I have discovered that when tall oil is mixed
with a levulinic acid ester an apparently homo
geneous solution is ?rst obtained, and then after
a few minutes at room temperature a wax solid
separates which has a very low acid number and
consists largely of sterols. After separation of
the sterols from the liquid and on cooling the
liquid to, for example, minus 30° F.,.pale yellow
crystals separated from the liquid.
This crys- *
talline material is predominantly fatty acids and
the remaining liquid consists mostly of rosin
acids.
It is thus seen that I have provided a
simple method of separating compositions com
posed predominantly of sterols, of fatty acids
and rosin acids each from the other. a
In carrying out this crystallization procedure,
the ratio of tall oil to levulinic acid ester may
be varied widely. Generally I use more ester
than tall oil but I have also obtained satisfac
with a rosin acid content of 42%. The product
obtained from the naphtha layer had a rosin
acid content of 26% and the fraction obtained
from the methyl levulinate layer had a rosin con
tent of 53.4%.
Example II
116 grams of distilled tall oil were mixed with
460 grams of methyl levulinate. At room tem
perature six grams of a white waxy solid sepa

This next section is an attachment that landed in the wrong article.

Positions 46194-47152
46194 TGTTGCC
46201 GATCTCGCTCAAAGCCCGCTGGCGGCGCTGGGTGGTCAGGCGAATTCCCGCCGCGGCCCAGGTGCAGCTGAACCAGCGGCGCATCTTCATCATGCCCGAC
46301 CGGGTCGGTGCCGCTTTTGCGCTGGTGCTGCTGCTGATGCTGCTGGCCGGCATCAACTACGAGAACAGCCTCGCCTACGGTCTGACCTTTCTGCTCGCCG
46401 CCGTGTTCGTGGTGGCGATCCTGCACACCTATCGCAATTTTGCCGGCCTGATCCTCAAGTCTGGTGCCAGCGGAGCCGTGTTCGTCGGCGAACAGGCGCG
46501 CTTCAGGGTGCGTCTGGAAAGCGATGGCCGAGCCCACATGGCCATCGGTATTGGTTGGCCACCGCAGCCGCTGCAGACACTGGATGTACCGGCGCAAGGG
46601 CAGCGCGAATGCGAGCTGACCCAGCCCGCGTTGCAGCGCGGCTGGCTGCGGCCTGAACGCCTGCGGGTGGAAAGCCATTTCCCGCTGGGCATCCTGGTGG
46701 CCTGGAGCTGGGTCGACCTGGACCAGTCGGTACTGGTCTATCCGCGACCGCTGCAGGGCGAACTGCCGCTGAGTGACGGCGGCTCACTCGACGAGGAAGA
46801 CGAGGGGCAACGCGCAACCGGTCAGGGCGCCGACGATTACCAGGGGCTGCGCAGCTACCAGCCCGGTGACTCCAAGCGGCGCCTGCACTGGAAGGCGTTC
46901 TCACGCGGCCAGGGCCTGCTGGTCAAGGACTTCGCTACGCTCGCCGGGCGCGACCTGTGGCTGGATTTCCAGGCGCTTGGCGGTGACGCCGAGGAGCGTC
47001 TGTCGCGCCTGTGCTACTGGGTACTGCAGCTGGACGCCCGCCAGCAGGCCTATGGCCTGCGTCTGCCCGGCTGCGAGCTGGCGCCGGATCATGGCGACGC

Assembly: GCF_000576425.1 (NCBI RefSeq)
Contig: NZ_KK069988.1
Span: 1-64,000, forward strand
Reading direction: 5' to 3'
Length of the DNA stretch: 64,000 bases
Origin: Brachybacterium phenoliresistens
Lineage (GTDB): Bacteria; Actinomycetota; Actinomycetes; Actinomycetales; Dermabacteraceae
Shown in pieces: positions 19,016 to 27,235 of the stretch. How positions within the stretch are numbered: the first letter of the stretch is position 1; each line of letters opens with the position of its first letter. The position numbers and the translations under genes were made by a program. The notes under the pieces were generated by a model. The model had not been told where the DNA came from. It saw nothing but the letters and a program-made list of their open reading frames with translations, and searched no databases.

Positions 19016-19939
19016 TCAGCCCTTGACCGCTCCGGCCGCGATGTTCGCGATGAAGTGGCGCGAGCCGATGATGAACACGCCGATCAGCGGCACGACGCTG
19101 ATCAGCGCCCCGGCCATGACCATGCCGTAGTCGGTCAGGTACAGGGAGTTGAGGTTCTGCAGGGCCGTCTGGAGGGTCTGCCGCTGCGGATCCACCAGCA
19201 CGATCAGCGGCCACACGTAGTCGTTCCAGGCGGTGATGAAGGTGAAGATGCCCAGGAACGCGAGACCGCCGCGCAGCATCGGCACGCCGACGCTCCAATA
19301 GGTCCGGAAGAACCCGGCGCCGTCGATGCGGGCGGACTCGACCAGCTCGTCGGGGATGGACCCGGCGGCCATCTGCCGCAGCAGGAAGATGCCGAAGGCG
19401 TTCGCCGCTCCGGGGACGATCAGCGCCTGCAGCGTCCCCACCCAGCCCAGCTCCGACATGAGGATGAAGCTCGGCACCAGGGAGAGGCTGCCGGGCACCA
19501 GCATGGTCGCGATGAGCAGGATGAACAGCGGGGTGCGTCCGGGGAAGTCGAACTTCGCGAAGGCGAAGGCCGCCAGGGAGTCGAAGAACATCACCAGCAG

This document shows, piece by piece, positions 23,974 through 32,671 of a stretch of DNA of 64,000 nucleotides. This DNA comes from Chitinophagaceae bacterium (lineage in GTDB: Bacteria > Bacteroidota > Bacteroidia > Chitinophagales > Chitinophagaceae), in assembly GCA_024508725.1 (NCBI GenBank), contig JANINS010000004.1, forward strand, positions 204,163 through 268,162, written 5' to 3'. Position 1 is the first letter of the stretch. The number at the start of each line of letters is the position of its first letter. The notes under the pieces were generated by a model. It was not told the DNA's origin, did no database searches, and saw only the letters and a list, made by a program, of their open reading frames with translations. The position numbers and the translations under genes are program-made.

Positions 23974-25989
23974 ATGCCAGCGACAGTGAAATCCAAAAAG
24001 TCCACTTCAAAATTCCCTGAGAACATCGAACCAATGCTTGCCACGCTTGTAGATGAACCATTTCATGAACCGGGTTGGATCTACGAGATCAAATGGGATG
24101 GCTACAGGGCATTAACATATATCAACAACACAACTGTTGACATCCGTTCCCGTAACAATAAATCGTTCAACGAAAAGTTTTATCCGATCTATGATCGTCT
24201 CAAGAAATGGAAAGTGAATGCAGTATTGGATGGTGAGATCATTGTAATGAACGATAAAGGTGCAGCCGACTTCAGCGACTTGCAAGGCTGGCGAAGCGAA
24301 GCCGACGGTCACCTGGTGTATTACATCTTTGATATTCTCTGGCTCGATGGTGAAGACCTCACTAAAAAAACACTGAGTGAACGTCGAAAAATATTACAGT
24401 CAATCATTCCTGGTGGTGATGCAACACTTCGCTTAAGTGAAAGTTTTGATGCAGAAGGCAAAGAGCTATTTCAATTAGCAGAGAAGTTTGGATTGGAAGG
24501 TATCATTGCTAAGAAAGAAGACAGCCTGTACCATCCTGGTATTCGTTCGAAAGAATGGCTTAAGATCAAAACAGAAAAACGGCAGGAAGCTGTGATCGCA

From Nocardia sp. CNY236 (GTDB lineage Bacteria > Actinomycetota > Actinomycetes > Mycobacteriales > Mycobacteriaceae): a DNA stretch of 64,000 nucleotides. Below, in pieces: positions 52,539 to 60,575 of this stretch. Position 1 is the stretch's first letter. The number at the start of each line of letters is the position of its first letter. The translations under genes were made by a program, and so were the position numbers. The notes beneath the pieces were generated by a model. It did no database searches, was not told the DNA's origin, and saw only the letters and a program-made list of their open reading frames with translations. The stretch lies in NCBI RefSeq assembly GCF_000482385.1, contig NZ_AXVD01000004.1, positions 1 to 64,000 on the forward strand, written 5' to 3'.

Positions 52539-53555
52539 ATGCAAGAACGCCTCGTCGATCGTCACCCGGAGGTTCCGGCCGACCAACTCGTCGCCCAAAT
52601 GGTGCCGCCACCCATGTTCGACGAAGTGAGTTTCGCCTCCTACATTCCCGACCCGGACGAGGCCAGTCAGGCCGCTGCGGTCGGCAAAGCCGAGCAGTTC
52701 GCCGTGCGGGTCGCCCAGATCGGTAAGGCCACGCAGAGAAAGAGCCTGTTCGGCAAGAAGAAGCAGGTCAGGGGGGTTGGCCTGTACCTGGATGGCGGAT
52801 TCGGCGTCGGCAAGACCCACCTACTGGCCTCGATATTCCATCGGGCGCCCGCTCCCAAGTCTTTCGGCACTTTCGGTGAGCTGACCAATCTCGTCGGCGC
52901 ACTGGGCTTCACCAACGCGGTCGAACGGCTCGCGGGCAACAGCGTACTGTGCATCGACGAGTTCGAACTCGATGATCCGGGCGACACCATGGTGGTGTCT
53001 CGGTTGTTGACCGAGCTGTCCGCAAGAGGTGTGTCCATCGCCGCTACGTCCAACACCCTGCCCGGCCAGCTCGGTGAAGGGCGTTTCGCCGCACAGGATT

rated which had a very low acid number and.
consists largely of sterols. At —30° F. 54 grams
of a bland light colored oil containing 17% rosin
acids and the remainder predominantly fatty
acids separated as a pale yellow crystalline mass.
A suitable temperature range for crystallizing
out fatty acids is any temperature substantially
below room temperature such as below 50° F.,
preferably from 30° F. to -30° F.
Instead of using the anhydrous ester of levu
linic acid in my processes, I may use an aqueous
3
2,409,137
1
1,
.
,I
4
solution of the ester. However, when the ester
is used in the extraction process it is prefer
able to use an ester containing not more than
about 6% by weight of water in order to prevent
the formation of a third layer consisting sub
ently homogeneous solution, allowing the solution
stantially of water when extracting with naphtha.
While I have described certain preferred em
bodiments of my invention, many modi?cations‘ -
to stand at approximately normal room temper
ature until a waxy solid precipitates, separating
the precipitate from the supernatant and cool
ing the supernatant to substantially below room
temperature whereby a fraction consisting large
ly of fatty acids precipitates.
2. The process of separating tall oil into use
thereof may be made without departing from the
ful fractions which comprise mixing tall oil with
spirit of the invention; and I do not wish to be 10 methyl levulinate to form an apparently homo
limited to the detailed examples, formulas and
geneous solution, allowing the solution to stand
proportions of ingredients herein set forth, but
at approximately normal room temperature un
desire to avail myself of all changes within the
til a waxy solid precipitates, separating the pre
scope of the appended claims.
’
cipitate from the supernatant and cooling the
I claim:
supernatant to substantially below room tem
1. The process of separating tall oil into use
perature whereby a fraction consisting largely of
ful fractions which comprises mixing tall oil with
a liquid ester of levulinic acid to form an appar-
fatty acids precipitates.
’_
'
KERMIT D. IONGIEY.